Clutter and Toxicity

verb: Cover or fill (something) with an untidy collection of things
noun: An untidy state

I hate clutter.  I can’t stand a room full of “tchotchkes”.  Piles of papers, months worth of magazines in the corner, dusty shelves because there’s too many things to move to dust properly.  Clothes piled up-a messy desk.  Although I always had a messy desk-and read it’s a sign of a highly productive person.  But that was at work-I hate it at home. Too many appliances on the counter in the kitchen.  Junky drawers.  Closets that want to vomit on you when you open the door.  Don’t get me wrong-I’m guilty of all of it.  I’m in a constant rotation to keep things “tidy”.  In my mind, clutter is a symbol of chaotic energy.  I’m not talking about being obsessed with having to have everything in place all the time.  Not the OCD kind of tidy.  We have a couple of friends that live in a big, old historical house. Every spare inch of countertop, wall space, shelf, dresser is covered with stuff. It drives me crazy.  While it may have some sentimental value, there’s no rhyme or reason as to how it’s displayed.  Just a total jumble.  It’s not a peaceful environement for me.  What’s more, it’s reflective of my friend.  Who has a kind of scattered, chaotic personality. Clutter in her mind as well as her living space.

Yes, there’s the type of clutter you see in Architectural Digest-all very expensive clutter somehow coming together and making for an appealing and sometimes cozy looking environment.  Of course when looking at these photos, we tend to forget that there were God knows how many stylists arranging every little knick knack just right. Staging every angle. I always wonder what the place really looked like a few days before and after the photographers left.  Of course, most of these homes have a staff to keep everything in place.

Too much clutter makes me uncomfortable. It effects my mental state.  And, being uncomfortable in a physical situation can lead to toxicity. Toxic feelings, toxic reactions.  I also see my living space as a very spiritual abode.  To me, dusting is not only getting rid of dust mites, it’s getting rid of old energy.  Everytime I clean my house, I’m conscious that I am conducting a kind of exorcism.  Clean, tightly pulled sheets are important.  I sleep better.  Everytime the trash is emptied it’s kind of a form of letting go of the past-whether it’s the remains of a meal or and empty carton of ice cream or last weeks’ newpapers.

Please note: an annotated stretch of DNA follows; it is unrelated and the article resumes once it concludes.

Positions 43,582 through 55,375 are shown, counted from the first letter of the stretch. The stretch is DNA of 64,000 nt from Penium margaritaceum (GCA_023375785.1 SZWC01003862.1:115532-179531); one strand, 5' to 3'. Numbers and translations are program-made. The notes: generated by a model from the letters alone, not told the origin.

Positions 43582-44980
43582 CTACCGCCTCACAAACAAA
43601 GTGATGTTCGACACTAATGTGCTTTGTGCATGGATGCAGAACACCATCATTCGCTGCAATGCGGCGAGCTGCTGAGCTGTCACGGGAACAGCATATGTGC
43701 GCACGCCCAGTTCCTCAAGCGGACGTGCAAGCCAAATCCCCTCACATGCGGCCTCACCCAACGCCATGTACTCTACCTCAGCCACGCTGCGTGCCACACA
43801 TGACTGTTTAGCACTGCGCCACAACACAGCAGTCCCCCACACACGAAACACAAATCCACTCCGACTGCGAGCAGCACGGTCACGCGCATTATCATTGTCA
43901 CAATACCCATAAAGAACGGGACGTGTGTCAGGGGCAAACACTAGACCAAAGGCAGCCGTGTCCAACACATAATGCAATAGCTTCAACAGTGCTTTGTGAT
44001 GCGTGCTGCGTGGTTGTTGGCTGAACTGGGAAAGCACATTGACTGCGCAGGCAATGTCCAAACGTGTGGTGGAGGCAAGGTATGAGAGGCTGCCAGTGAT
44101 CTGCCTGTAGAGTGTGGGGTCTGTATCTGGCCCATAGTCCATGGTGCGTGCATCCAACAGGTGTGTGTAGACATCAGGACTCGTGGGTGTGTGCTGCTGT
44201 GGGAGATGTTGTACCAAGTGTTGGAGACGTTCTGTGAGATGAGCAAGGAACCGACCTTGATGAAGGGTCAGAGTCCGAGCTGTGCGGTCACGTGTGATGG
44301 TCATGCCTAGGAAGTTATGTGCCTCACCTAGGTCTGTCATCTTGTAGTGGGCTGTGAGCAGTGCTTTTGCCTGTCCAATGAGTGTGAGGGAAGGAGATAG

Yes, external clutter can represent a collection of things-mess.

But, what about mental clutter?  There’s a breeding ground for toxicity. All the unnecessary mental bullshit that we/I let roam arouond in my mind.  Fixating, obsessing over so much that I have no control over.  And the craziest things that come out of nowhere-like the Frito Lay song that was in a commercial when I was about 6 years old. Fritos are corn chips-“Munch, Munch Munch a bunch of Frito Corn Chips.” Is it really necessary that I have retained that jingle for something like 50 years??? And that’s just one example!

Now alcohol! Wow! We think that that’s something that will shut down the clutter.  And it does-until it doesn’t.  Of course it also adds to our toxicity, both mentally and physically.  A therapist once told me that the people who were the most controlling outwardly were the most out of control internally.  That certainly seems to be the case with my friend with the house full of tchotchkes.  She is a total control freak.  She tries to anticipate every move and request before it’s even out of a persons’ mouth. When offering to cook dinner for her and her family, she stepped in to give me instructions on how to use the food processor, how to chop garlic, peel a melon….And, I would say that internally, she likes chaos. And, she drinks a lot. Which reinforces my own experience that drinking does not quell inner chaos.